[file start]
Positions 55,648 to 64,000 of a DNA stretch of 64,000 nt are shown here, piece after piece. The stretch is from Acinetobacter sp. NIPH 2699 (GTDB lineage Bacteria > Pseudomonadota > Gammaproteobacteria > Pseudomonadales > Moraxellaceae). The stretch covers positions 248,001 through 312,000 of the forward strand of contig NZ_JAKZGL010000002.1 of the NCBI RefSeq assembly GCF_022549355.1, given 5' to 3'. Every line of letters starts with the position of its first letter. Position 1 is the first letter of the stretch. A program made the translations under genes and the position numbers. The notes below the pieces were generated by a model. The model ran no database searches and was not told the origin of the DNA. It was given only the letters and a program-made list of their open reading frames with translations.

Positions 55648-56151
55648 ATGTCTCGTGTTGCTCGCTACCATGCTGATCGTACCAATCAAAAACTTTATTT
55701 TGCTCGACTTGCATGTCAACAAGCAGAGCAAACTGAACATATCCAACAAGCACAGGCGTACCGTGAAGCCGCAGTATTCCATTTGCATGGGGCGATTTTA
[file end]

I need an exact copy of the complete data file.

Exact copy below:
Positions 55,648 to 64,000 of a DNA stretch of 64,000 nt are shown here, piece after piece. The stretch is from Acinetobacter sp. NIPH 2699 (GTDB lineage Bacteria > Pseudomonadota > Gammaproteobacteria > Pseudomonadales > Moraxellaceae). The stretch covers positions 248,001 through 312,000 of the forward strand of contig NZ_JAKZGL010000002.1 of the NCBI RefSeq assembly GCF_022549355.1, given 5' to 3'. Every line of letters starts with the position of its first letter. Position 1 is the first letter of the stretch. A program made the translations under genes and the position numbers. The notes below the pieces were generated by a model. The model ran no database searches and was not told the origin of the DNA. It was given only the letters and a program-made list of their open reading frames with translations.

Positions 55648-56151
55648 ATGTCTCGTGTTGCTCGCTACCATGCTGATCGTACCAATCAAAAACTTTATTT
55701 TGCTCGACTTGCATGTCAACAAGCAGAGCAAACTGAACATATCCAACAAGCACAGGCGTACCGTGAAGCCGCAGTATTCCATTTGCATGGGGCGATTTTA